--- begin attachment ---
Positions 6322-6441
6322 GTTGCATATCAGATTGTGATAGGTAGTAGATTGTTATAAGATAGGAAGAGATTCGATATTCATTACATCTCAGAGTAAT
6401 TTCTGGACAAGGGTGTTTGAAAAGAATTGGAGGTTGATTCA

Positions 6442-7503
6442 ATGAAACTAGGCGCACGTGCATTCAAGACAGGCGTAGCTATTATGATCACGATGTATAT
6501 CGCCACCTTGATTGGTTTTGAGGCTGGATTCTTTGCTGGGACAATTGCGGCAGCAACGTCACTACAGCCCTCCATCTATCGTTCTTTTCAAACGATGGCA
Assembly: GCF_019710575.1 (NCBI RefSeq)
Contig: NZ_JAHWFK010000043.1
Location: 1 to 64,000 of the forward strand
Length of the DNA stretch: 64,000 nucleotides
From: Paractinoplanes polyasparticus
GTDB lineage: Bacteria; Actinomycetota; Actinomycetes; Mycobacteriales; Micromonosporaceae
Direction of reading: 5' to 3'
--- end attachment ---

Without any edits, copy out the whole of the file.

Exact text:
Positions 6322-6441
6322 GTTGCATATCAGATTGTGATAGGTAGTAGATTGTTATAAGATAGGAAGAGATTCGATATTCATTACATCTCAGAGTAAT
6401 TTCTGGACAAGGGTGTTTGAAAAGAATTGGAGGTTGATTCA

Positions 6442-7503
6442 ATGAAACTAGGCGCACGTGCATTCAAGACAGGCGTAGCTATTATGATCACGATGTATAT
6501 CGCCACCTTGATTGGTTTTGAGGCTGGATTCTTTGCTGGGACAATTGCGGCAGCAACGTCACTACAGCCCTCCATCTATCGTTCTTTTCAAACGATGGCA
Assembly: GCF_019710575.1 (NCBI RefSeq)
Contig: NZ_JAHWFK010000043.1
Location: 1 to 64,000 of the forward strand
Length of the DNA stretch: 64,000 nucleotides
From: Paractinoplanes polyasparticus
GTDB lineage: Bacteria; Actinomycetota; Actinomycetes; Mycobacteriales; Micromonosporaceae
Direction of reading: 5' to 3'